Hansberry took her title from a poem by Langston Hughes that opens with the lines “What happens to a dream deferred? / Does it dry up / Like a raisin in the sun?” Hughes ended the verse with a more volatile possibility: “Or does it explode?” (Italics his.) Explode it did, in the years after Hansberry’s final curtain, and Norris’s play is most of all an effort to sort through the ensuing wreckage. By the second act of Clybourne Park, everything is on the table, including slavery, the American stain that neither time nor civil-rights advances can ever erase. “We get it, okay?” says the exasperated white homebuyer when that past rears up. “And we apologize. But what good does it do, if we perpetually fall into the same, predictable little euphemistic tap dance around the topic?” To which a black man of the neighborhood association sneers, “You know how to tap dance?”
And so the tap dancing continues—verbally, that is—as both the white and black characters work hard not just to offend each other but to take offense even when none is intended. Both Norris’s and Hansberry’s white men put great store in resolving conflicts by talking things out—to “say what it is we’re really saying …,” as one Clybourne line has it. It’s the same pitch that Obama has made nearly every time the country has driven into a racial ditch during his term. “We should all make more of an effort to discuss with one another, in a truthful and mature and responsible way, the divides that still exist,” he said during the Sherrod fracas. But for the most part we never get there, any more than do the characters of Clybourne Park.
You have to feel sympathy for Obama. A born conciliator with a well-documented history of avoiding and defusing racial confrontation, he did not want to wake up every day as The Black President. If he were white, he could duck a lot of these episodes instead of having to calibrate a political response each time. One can almost imagine the calculus: If I hold a “beer summit” for Gates, do I invite Sherrod in for tea? If I remain silent about the execution of Troy Davis, can I speak up about the killing of Trayvon Martin?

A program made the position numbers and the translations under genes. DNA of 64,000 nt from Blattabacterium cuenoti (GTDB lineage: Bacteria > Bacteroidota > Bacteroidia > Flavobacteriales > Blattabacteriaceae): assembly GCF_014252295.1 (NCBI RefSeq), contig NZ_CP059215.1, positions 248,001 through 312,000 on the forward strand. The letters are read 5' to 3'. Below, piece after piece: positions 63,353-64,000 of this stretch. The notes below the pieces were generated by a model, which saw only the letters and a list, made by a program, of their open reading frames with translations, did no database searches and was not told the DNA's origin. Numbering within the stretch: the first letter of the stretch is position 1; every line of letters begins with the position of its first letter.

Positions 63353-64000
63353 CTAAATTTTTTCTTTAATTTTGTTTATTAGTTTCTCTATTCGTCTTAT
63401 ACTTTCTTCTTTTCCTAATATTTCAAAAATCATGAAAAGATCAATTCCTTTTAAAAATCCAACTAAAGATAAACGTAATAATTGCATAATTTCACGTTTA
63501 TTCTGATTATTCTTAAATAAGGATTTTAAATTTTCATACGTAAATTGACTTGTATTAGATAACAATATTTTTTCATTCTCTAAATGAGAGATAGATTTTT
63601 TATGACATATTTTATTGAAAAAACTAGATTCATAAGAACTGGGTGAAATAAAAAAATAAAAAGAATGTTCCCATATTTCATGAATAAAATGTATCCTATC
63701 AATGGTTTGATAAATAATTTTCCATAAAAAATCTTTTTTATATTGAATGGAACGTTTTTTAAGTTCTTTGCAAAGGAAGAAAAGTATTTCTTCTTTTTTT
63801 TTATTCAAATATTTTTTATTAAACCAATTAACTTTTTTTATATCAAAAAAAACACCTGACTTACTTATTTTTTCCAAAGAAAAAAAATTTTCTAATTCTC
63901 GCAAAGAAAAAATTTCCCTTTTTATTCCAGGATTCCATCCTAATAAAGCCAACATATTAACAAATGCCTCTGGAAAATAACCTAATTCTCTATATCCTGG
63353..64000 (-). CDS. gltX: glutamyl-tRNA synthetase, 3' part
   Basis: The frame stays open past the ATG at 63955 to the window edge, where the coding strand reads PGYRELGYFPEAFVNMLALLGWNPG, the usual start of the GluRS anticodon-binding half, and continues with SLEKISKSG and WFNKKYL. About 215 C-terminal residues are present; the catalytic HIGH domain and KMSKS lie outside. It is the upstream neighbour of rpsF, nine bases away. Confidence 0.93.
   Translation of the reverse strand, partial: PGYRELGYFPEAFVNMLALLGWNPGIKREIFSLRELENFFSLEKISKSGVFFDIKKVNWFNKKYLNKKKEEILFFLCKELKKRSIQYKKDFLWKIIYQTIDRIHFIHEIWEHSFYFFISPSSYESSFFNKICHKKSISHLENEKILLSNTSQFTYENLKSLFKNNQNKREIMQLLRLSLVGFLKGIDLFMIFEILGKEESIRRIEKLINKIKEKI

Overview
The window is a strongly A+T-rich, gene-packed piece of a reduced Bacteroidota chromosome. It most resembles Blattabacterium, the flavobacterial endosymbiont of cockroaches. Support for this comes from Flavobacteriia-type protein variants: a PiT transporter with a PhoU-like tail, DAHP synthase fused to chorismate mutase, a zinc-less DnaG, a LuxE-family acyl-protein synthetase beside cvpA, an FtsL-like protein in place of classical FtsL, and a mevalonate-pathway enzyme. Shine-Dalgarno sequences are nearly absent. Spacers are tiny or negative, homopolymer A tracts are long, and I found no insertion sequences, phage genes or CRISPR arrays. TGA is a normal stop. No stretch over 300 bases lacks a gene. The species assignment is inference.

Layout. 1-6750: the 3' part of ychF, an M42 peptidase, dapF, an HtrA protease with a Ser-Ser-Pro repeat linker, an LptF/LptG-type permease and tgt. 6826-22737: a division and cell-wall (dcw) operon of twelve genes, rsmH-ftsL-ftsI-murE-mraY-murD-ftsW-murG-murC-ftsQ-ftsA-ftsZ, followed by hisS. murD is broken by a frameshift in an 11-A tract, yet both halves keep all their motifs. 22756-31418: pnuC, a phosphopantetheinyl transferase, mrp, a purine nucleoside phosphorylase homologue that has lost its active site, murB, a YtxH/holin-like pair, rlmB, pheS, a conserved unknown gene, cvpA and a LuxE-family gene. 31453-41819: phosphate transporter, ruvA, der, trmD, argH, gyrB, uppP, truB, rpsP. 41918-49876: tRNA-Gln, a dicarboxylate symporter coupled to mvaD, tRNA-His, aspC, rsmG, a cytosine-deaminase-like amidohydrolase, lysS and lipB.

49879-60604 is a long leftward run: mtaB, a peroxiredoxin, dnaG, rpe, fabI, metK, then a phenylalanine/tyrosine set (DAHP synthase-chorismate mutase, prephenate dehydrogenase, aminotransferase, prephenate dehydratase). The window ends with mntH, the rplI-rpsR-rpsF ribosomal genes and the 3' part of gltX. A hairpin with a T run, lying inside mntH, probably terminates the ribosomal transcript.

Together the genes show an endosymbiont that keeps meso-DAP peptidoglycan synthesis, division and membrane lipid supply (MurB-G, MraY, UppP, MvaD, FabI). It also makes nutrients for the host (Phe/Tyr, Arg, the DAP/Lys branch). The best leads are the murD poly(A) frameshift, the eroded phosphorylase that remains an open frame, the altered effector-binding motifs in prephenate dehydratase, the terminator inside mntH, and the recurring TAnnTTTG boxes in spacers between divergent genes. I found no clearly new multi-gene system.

But while Clybourne Park captures the volatile blend of racial hostilities, gamesmanship, dishonesty, and sheer posturing that Obama, and, for that matter, the entire country, is up against, might it be too bleak? I still remember seeing A Raisin in the Sun as a white middle-class kid in 1961, a few months after the Kennedy inaugural, when it played the National Theatre in Washington, D.C., on tour. It was just as Martin Luther King was bringing his gospel to the nation. For an 11-year-old attending a (de facto) segregated public-school system in the nation’s capital, it was an awakening to the unreconstructed apartheid America all around me. Anyone of any race who remembers that America knows just how epic a difference the civil-rights movement made in sweeping so much of it away. The actual lives of many, if hardly all, black Americans have improved immeasurably in those 50 years.
I asked Norris if he really is as pessimistic about America’s capacity for change as his play would indicate. Yes and no. “Joe Biden says Will & Grace changed the world,” he said. “Did The Jeffersons or Cosby change the world? I don’t think so.” What Norris does see is “incredible progress on the legislative front in terms of greater justice for minorities.” But he doesn’t think that legislation can alter human nature and “prevent a change to something much worse” if, for instance, America were to fall into another economic crisis. “It’s harder to be liberal and tolerant when your existence is threatened,” he says. “You circle the wagons.”
Norris’s vision is dark—darker than my own—but he’s an artist and has no obligation to soothe or flatter his constituency. His play is truly a thing without hope, and he aims to provoke. I was particularly struck by the exasperated reactions of a group of New York City public-high-school seniors—at Talent Unlimited, a performing-arts school—who recently saw Clybourne Park and then responded to it in essays that their teacher shared with me. One of them ended her paper with this abrupt summation: “Both couples got very offended about what the other couple was saying about their race and the issue of racism was never solved.” She and her classmates—who, as it happens, attend one of the nation’s most segregated school systems—might as well learn now that, even in the age of Obama, a solution is not in sight.